...I think it'd be fantastic if the RKE would be rediscovered by contemporary amateur astronomers as being the superb planetary eyepiece that it is.

 

The novelty/notoriety of the fabled "floating in space" view produced by the 28mm RKE I believe unfortunately draws attention away from the fact that this is a very capable series of eyepieces.

 

The Edmund RKE's are currently being produced to a high level of quality, give splendid planetary performance, carry a current price of only $85 USD price *and* are made in USA --there is a lot to appreciate here. ...

 

I'm wondering in particular how your new set will perform with binary star viewing.

They are indeed fantastic planetary eyepieces when mated with a good Barlow.  They have very much impressed me on Mars when compared to the uber-premiums no longer made.

 

I agree about the 28mm novelty kind of overshadowing the rest of the line.  Unfortunate as that is probably the weakest of the bunch with a poorer off-axis and difficult exit pupil, which the others are not like that at all.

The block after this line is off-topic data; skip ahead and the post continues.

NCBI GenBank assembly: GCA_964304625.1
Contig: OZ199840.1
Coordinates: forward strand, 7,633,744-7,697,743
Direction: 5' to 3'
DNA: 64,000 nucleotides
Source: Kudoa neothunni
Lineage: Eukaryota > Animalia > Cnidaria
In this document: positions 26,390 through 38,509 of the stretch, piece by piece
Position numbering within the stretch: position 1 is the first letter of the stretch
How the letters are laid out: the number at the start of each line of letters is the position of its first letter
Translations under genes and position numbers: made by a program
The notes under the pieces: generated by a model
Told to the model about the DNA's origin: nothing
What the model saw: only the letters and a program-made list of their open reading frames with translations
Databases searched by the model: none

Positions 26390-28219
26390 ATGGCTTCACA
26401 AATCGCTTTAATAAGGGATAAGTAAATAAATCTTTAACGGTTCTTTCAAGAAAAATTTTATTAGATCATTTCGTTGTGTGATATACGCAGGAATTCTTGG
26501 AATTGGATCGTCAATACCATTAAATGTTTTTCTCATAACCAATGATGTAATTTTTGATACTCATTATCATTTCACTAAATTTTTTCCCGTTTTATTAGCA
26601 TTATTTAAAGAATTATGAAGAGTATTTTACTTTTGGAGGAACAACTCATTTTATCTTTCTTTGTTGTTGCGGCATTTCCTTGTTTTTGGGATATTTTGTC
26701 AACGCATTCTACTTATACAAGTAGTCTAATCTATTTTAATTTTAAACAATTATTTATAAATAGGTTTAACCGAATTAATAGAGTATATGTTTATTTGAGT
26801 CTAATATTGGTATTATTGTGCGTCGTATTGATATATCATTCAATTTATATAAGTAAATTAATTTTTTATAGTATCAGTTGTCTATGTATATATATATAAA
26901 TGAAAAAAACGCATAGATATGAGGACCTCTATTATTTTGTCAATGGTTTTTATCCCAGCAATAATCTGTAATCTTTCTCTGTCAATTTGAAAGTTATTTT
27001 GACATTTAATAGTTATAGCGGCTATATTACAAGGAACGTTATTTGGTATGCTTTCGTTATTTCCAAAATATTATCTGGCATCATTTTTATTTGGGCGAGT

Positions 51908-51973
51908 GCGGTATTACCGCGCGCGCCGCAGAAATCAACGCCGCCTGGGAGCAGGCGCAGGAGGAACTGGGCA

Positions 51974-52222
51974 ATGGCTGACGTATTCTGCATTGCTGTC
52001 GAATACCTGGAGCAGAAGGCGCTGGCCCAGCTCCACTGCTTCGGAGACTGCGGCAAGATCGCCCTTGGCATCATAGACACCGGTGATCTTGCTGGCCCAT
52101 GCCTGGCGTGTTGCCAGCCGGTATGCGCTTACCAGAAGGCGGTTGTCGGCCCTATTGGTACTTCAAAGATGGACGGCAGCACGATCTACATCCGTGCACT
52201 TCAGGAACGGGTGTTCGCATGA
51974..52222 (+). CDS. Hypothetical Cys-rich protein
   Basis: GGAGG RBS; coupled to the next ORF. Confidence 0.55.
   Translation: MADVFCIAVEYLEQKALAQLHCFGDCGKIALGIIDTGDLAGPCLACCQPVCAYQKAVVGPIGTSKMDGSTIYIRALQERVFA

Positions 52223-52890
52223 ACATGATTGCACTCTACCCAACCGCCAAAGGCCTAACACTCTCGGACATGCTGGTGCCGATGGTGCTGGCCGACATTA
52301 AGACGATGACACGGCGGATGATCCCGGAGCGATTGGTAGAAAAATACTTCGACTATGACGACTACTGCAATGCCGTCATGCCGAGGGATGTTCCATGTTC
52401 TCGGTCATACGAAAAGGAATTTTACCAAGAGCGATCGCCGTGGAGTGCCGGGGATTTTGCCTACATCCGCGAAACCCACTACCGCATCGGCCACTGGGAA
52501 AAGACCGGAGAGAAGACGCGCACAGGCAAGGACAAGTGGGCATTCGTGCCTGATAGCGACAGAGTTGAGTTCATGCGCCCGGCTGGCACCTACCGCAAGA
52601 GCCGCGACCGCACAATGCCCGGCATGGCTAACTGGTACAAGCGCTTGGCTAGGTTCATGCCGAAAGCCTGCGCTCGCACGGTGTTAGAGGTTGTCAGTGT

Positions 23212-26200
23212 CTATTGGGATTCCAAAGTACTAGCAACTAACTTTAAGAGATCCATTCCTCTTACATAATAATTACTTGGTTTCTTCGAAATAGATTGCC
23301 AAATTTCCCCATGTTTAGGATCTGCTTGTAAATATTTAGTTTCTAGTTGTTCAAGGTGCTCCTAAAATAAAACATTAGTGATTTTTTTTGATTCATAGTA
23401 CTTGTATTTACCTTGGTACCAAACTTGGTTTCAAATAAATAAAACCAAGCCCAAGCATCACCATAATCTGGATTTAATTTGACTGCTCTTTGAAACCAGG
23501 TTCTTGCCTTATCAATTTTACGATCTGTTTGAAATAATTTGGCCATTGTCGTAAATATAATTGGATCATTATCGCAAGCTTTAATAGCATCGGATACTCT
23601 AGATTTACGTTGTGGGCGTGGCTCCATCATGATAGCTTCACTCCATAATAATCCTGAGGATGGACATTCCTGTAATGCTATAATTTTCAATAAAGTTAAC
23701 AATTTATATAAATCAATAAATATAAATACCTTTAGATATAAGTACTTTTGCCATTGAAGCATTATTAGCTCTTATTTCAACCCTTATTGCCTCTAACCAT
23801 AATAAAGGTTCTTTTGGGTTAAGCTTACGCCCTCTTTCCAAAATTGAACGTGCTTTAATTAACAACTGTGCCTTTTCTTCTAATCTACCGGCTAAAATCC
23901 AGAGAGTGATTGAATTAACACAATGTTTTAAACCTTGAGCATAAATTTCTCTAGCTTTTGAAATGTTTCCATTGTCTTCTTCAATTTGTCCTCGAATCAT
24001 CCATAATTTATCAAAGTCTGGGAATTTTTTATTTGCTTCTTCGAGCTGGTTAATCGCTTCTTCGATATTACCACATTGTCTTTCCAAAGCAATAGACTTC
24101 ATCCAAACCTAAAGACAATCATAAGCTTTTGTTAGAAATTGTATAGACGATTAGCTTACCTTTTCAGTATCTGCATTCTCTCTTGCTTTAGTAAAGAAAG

In decades past when I had the whole set, they were my got eyepiece for Trap E & F as they showed it more reliably than any other eyepiece I had.  So looking forward to when Orion hits the scene again.  Was out last evening looking at some faint stars in clusters and they again surprised me that they were showing the dimmest stars more cleanly and authoritatively then my current day multicoated eyepieces.  Very odd, but in the end I do not care why, just that they do so I can capitalize on that in the field.  But I need to do a lot more testing on that point, and especially with stars that are adverted vision only and those that are just on the edge of being visible direct vision.  Am going to have a fun winter with the RKEs grin.gif


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#7 Daniel Mounsey